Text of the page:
rose gallery wall
I framed pretty much everything myself by buying pre-cut mats and standard size frames from Aaron Brothers and Ikea.  I even spray painted a few of the older ones white, since they looked dingy.
R is for Rose: B-de-B. Elephant print: Uncommon Goods.

DIY bookshelves
I spray painted the curtain rod and rings after seeing a blog post about it (I cannot for the life of me remember where).  It was a total pain, but it looks so much better than the nickel finish it had before. 
Gold spray paint: Design Master

Baby girl nursery
We are book lovers here at Casa Lane, so I wanted to make sure that Rose had a little reading nook in her room.  The chair was made by my Great Grandfather for his daughter, my Grandmother.

baby girl nursery
We're big fans of Madeline!

Ikea spice rack bookshelves

Ikea spice rack bookshelves
The only wall that had space for bookshelves is super narrow, and also had to allow for the closet door to be opened, so it was a little bit of a design conundrum.  I ended up cruising Pinterest, which is where I got the idea to turn cheap spice racks from Ikea into book shelves; brilliant, budget-friendly design solution!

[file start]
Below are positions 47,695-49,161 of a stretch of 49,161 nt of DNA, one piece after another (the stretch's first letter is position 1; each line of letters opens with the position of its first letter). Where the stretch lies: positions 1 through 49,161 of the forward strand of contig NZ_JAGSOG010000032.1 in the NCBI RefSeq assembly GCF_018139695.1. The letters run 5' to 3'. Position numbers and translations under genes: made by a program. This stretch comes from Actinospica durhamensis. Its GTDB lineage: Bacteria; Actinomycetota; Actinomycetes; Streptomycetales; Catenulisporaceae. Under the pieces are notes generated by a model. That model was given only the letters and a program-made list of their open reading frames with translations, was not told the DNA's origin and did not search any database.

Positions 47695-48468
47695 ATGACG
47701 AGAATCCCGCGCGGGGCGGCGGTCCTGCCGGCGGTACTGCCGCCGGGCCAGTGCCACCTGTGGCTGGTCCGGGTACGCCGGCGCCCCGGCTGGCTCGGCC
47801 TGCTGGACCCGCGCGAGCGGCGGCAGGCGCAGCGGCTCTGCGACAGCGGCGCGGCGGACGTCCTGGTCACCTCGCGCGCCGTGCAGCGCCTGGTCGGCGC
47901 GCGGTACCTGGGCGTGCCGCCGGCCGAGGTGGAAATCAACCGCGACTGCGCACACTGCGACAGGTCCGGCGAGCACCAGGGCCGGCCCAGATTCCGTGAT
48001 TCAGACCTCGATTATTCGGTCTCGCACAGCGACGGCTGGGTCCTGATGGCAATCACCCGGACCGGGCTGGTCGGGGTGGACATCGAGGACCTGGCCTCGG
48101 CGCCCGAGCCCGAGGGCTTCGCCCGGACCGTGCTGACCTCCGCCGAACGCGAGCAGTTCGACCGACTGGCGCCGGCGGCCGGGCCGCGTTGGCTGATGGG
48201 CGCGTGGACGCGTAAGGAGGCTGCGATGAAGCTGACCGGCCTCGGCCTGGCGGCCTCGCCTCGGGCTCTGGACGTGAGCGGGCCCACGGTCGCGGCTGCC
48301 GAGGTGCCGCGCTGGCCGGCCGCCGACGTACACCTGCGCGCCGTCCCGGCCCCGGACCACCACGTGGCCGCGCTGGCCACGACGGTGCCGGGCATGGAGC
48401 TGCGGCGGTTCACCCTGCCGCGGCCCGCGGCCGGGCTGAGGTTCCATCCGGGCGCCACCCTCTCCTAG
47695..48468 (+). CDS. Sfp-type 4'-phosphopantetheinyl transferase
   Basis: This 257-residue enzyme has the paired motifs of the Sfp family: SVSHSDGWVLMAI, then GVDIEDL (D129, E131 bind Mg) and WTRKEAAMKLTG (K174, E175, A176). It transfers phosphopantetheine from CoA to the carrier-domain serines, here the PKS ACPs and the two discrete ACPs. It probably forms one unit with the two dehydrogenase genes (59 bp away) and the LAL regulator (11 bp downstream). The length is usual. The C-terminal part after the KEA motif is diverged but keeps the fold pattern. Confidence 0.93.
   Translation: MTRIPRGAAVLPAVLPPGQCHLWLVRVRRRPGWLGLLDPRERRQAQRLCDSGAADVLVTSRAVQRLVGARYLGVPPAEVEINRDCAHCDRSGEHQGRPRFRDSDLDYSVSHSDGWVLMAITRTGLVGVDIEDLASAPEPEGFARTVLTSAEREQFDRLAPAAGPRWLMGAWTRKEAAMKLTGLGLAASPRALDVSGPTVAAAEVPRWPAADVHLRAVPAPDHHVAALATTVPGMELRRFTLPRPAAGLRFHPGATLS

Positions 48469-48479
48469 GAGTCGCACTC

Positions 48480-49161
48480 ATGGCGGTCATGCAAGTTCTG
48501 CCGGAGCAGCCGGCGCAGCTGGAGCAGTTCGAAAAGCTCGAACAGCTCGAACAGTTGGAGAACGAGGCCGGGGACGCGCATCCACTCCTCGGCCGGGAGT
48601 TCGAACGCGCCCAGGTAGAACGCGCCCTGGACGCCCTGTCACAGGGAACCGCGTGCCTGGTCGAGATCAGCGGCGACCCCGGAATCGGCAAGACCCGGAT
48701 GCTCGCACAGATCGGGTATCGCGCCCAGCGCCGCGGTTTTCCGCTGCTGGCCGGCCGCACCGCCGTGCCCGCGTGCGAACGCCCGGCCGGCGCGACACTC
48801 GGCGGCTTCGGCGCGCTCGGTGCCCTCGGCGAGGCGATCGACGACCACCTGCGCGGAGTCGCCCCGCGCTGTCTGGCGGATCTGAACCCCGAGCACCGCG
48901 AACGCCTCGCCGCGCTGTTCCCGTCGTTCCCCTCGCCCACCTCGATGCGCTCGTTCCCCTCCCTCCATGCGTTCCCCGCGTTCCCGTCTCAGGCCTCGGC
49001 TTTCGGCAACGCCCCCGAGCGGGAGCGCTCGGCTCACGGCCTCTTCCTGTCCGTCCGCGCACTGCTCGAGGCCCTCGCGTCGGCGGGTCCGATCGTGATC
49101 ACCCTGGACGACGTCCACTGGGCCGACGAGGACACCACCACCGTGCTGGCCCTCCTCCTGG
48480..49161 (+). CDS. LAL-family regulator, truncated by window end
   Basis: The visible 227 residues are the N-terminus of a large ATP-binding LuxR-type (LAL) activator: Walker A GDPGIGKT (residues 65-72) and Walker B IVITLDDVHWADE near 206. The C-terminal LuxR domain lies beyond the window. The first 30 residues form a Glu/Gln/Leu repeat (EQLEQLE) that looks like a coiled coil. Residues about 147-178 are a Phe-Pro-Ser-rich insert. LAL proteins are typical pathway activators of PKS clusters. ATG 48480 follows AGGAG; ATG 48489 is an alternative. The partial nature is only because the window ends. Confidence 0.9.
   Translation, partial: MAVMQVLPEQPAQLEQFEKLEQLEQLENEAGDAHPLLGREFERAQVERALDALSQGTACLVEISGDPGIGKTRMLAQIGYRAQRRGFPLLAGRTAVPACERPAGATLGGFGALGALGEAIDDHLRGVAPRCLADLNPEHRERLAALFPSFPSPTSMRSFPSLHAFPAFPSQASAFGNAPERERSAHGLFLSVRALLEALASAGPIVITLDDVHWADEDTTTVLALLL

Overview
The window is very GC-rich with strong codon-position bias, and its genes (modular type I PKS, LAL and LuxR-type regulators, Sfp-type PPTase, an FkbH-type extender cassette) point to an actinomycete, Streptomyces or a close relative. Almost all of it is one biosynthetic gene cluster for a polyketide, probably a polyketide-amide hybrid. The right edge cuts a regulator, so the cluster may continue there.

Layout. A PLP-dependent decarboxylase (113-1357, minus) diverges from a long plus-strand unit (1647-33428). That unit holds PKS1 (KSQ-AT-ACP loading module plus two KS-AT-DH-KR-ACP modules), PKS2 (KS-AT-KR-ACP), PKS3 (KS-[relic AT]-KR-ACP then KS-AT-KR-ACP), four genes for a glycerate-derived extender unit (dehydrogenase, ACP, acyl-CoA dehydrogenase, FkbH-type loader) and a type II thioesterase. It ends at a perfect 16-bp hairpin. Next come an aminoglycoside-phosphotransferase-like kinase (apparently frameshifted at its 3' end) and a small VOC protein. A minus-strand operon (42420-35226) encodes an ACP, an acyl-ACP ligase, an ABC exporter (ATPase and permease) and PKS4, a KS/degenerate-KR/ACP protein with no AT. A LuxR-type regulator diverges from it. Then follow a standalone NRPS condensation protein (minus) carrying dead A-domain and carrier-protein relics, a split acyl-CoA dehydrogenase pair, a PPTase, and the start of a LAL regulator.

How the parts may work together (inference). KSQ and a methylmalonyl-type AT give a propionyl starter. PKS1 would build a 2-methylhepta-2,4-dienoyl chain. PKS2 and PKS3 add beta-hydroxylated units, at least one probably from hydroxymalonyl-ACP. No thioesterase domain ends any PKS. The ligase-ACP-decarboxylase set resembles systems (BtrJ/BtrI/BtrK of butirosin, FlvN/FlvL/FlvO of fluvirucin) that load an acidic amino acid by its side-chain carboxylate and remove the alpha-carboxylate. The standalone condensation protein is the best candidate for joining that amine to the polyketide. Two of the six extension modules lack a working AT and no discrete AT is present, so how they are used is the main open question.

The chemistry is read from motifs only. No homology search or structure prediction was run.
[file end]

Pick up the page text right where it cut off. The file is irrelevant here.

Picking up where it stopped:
vintage nursery decor
I keep extra bedding and out of season clothing in this vintage painted chest of drawers.  The Guess How Much I Love You print was a gift when Noah was born, but I hijacked it for Rose.  

vintage nursery decor
The swan is vintage, and holds all of Rose's hair clips, headbands, and other flotsam and jetsam.

I think the Little Lady approves! 
Either that, or she's just happy she finally has a rug and some artwork on the walls.  

Photos by the incredible Tuna Boon

Tuesday, July 7, 2015

One Year at a Time

One year old girl birthday party

I survived the Little Lady's first year.